By this time the gentleman had come within speaking distance of the ladies, whom he instantly recognized, his fine eyes lighting with pleasure as they fell upon Katherine. He courteously lifted his hat.
“Good-afternoon, Miss Reynolds,” he said, with a genial smile, as he extended his hand in greeting. “And, Miss Minturn, this is certainly an unexpected pleasure! I suppose, however,” he continued, with a mirthful quiver of his lips, “it would not be at all proper to ask if you are well, even if your blooming appearance did not speak for you and preclude the necessity of such an inquiry. But to what happy circumstance do we owe the pleasure of your advent here?”
“I am a student at Hilton Seminary,” Katherine replied, as she frankly gave him her hand, her color deepening as she did so. “I played truant from school for several months, as you know, and am now trying to bridge the chasm.”
“And your delightful mother, Miss Minturn? I trust she is also we-—Ah! excuse me—enjoying life?”
“Ah! Dr. Stanley, I see you have not forgotten how to exercise your propensity for teasing,” Katherine retorted, with a light laugh. “My mother is both well and happy, thank you, and will be pleased to know that I have met you again.”
The physician bowed his acknowledgment as he remarked:
“Pray give my kind regards to Mrs. Minturn when you make up your next budget of news for her. As for my propensity to tease”—with a roguish smile—“I had no resource except to exercise it upon the daughter. Since the mother would not be teased and could never be defeated in an argument, I had to retaliate in some way. But what class have you entered, Miss Minturn?”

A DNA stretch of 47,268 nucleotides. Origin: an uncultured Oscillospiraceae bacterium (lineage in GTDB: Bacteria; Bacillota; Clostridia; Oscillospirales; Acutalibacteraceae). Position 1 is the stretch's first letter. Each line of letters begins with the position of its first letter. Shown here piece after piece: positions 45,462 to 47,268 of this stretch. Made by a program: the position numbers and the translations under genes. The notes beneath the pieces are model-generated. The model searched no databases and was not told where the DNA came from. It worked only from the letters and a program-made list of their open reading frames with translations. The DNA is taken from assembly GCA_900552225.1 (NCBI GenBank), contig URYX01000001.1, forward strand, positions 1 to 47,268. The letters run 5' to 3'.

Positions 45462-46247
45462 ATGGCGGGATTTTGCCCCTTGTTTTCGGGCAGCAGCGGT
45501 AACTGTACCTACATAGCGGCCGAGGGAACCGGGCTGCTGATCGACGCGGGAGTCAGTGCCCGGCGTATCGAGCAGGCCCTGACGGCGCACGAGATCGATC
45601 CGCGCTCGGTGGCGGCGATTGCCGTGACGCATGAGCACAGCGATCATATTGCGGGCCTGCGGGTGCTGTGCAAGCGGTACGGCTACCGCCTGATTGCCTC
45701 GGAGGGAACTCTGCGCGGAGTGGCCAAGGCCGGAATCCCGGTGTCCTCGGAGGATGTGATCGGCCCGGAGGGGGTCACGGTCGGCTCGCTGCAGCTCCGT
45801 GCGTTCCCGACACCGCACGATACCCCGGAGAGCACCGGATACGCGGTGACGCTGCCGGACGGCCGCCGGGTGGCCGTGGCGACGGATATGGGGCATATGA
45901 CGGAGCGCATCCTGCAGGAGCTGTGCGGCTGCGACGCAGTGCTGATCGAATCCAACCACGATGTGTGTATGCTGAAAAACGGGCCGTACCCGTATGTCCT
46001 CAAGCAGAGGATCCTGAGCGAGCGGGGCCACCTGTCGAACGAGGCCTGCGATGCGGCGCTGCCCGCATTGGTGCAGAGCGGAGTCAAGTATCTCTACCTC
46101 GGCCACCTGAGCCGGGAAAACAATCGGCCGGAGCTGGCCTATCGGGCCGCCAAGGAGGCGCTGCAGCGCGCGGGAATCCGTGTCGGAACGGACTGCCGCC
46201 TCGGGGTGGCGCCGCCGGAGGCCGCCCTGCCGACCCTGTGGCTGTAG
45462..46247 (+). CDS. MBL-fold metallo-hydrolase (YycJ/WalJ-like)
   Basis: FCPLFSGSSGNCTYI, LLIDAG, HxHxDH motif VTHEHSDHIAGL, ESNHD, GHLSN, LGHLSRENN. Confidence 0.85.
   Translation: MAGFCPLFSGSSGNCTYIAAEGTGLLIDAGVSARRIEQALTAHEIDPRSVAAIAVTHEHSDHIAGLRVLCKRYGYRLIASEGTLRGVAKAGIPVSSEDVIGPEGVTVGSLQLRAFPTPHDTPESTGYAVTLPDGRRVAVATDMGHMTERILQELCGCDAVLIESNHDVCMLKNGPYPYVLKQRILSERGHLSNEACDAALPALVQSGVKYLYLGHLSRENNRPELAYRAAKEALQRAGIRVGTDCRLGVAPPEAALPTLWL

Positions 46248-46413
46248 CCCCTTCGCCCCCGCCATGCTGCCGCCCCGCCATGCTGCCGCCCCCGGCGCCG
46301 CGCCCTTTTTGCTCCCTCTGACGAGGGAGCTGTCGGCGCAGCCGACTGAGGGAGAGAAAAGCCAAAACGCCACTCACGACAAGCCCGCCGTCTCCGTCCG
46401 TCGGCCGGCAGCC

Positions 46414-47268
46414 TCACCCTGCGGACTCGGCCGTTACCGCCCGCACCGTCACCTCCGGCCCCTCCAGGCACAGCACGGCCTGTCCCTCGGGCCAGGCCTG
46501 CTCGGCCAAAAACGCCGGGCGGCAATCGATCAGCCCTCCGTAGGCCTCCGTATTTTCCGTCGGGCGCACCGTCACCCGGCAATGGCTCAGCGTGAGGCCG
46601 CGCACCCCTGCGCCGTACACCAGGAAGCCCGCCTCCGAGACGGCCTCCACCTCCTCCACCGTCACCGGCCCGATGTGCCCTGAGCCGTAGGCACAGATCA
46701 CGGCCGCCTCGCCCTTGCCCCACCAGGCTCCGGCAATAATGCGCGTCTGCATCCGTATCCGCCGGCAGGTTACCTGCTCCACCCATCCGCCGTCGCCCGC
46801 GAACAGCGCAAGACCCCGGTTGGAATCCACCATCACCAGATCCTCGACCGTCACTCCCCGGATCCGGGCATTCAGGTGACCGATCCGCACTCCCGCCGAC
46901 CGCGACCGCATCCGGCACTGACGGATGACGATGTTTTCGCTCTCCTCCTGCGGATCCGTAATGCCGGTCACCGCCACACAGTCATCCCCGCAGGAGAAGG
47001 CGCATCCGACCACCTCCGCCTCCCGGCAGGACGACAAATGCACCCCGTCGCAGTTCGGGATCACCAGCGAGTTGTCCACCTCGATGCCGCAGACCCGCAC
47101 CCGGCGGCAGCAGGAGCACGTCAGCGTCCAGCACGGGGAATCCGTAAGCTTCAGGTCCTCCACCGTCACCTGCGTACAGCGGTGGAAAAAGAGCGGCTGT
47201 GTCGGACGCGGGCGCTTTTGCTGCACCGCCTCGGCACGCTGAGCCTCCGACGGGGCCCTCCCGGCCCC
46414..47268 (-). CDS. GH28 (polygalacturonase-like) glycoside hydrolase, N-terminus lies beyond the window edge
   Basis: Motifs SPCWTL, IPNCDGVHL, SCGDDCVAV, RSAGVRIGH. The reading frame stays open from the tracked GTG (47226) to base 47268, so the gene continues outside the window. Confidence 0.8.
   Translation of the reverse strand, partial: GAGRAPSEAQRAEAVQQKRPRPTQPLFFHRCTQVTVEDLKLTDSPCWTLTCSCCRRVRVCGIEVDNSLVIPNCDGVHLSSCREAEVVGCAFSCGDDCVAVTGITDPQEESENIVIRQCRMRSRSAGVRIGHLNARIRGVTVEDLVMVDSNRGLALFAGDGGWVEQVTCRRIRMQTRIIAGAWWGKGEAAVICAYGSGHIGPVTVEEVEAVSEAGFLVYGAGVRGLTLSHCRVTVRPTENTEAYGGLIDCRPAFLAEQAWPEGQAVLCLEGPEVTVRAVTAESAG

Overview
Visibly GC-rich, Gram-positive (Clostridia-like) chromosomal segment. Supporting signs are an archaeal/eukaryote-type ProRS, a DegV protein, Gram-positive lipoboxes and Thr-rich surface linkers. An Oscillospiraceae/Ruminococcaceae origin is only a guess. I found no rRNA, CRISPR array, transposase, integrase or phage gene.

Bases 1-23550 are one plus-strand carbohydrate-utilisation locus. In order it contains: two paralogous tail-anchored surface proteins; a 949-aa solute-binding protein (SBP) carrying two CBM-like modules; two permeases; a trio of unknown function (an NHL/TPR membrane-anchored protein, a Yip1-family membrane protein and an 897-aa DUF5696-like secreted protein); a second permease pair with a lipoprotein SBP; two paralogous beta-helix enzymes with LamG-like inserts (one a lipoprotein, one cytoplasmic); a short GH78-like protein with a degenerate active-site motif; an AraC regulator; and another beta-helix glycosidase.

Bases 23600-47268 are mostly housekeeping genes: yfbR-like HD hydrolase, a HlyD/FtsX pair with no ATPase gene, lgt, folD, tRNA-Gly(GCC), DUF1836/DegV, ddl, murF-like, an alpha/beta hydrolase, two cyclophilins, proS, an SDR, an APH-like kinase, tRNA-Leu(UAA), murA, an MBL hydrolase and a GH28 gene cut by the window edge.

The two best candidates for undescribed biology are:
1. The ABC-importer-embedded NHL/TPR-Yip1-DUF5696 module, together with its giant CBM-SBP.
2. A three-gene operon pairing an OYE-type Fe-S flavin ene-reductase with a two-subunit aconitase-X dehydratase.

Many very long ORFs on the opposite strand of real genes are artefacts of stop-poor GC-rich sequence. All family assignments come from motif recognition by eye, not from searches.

“I am a junior, Dr. Stanley.”
“Ah! then we shall keep you at Hilton for some time,” and there was a ring of satisfaction in the gentleman’s tones which did not escape the ear of the observant teacher. “Are you aware, Miss Reynolds,” he said, turning to her and resuming his bantering tone, “what a revolutionary spirit our institution has taken to her bosom in admitting Miss Minturn?”
“We have found her a very peaceable individual: thus far; she certainly does not have the appearance of being a discordant element,” the lady returned, as she bestowed an affectionate glance upon her companion.
But the girl’s face had grown suddenly grave, and she now lifted a pair of very serious eyes to the physician.
“Yes, Dr. Stanley,” she observed, “Miss Reynolds knows that I am a Christian Scientist; but Prof. Seabrook has forbidden me to make my religious views prominent in the school.”
“I understand. Yes, I know that my brother-in-law is not at all in sympathy with the movement,” said Phillip Stanley; and at once dropping his banter, he added, apologetically: “I fear that I was thoughtless in referring to the subject in the way I did, and I will not annoy you again by alluding to it in the presence of a third party.”